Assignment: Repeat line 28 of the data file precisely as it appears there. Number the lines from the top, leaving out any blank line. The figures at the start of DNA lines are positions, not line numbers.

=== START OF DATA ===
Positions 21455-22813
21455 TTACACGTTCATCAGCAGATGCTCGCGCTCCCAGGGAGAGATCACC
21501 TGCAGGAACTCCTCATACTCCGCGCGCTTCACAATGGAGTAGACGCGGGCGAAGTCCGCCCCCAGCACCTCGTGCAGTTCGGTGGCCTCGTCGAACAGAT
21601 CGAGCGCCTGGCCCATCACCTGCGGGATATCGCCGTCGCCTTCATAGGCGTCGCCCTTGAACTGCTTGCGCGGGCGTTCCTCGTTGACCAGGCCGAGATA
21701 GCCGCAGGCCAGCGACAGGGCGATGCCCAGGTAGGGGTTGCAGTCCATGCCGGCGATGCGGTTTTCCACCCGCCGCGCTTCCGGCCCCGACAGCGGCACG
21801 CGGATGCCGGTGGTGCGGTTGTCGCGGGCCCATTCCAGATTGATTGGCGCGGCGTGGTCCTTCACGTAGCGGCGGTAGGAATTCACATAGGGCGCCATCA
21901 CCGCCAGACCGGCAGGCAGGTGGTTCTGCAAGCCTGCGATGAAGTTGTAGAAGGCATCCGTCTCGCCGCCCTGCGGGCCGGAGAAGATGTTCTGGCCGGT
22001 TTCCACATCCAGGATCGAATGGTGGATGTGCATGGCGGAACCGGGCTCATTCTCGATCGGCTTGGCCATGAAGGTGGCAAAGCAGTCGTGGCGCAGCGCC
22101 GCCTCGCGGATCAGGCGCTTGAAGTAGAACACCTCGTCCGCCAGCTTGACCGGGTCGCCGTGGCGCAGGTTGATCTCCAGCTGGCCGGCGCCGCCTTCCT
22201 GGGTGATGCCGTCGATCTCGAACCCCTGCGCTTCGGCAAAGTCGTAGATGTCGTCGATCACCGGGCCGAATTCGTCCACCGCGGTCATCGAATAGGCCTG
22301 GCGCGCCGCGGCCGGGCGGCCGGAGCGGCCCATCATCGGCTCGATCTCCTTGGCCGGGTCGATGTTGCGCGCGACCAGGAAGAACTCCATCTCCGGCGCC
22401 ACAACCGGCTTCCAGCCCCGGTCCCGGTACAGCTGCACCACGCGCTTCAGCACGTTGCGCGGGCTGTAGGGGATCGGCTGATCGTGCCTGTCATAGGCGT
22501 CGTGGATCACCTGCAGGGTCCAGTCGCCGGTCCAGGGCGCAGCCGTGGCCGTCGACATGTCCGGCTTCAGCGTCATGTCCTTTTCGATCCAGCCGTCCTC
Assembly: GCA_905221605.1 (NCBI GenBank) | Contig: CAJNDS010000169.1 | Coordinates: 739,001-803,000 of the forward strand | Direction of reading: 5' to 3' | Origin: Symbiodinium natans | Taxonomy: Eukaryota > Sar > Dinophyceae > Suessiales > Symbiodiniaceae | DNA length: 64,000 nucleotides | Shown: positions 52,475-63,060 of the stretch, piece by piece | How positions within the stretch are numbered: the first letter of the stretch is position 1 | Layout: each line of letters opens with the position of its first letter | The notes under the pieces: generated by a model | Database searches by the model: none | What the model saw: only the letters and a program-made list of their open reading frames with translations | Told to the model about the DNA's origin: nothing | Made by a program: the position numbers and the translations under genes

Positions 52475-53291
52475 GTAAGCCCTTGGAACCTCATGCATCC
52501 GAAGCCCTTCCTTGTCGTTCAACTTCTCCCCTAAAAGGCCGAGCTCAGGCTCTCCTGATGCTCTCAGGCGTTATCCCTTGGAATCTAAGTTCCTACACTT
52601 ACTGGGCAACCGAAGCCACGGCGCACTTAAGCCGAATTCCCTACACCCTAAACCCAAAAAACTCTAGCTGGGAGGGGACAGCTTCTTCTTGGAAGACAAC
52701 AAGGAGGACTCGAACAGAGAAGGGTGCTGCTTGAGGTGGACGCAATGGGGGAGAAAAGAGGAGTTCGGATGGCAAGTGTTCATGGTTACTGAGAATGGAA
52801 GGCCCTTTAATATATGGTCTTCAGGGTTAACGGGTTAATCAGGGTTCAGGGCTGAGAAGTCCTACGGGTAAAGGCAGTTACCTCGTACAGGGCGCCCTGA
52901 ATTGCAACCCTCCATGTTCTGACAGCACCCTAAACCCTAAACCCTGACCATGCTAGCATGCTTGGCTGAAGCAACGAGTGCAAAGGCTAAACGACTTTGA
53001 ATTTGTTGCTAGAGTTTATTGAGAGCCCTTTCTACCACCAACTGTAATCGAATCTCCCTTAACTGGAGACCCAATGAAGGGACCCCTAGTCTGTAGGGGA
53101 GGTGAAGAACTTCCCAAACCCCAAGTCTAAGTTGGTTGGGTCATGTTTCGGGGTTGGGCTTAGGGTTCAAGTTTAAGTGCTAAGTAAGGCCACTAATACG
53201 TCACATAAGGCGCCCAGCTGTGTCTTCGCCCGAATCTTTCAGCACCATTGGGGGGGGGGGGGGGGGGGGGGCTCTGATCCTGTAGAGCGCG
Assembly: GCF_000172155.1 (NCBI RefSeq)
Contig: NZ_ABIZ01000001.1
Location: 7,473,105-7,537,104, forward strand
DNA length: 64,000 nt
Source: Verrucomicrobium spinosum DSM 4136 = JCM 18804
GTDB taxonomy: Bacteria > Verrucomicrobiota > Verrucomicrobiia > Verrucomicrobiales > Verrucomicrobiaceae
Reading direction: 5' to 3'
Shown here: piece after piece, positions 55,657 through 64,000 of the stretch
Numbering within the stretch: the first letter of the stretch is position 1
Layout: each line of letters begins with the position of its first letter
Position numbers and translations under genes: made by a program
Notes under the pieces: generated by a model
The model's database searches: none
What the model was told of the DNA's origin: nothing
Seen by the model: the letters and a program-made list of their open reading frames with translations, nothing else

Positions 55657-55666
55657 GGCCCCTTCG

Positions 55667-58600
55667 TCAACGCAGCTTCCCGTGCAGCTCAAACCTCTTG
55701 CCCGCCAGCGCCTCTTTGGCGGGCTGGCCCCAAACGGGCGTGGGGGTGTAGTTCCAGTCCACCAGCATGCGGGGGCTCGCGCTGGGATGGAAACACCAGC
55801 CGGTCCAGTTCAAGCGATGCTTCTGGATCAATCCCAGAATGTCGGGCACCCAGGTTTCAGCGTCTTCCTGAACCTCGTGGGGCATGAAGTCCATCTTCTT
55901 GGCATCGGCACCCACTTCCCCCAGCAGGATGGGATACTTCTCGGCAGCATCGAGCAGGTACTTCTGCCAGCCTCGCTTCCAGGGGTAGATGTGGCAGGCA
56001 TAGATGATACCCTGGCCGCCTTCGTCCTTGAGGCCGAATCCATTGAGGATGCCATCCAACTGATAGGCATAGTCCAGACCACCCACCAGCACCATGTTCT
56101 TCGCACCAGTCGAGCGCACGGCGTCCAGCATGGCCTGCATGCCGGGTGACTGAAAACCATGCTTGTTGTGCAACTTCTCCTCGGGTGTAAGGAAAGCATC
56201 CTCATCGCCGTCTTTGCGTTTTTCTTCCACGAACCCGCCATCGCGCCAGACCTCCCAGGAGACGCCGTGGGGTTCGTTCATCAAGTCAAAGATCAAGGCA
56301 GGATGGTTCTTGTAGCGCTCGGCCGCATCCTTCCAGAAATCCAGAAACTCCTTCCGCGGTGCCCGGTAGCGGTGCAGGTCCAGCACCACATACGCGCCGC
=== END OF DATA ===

DNA length: 64,000 nt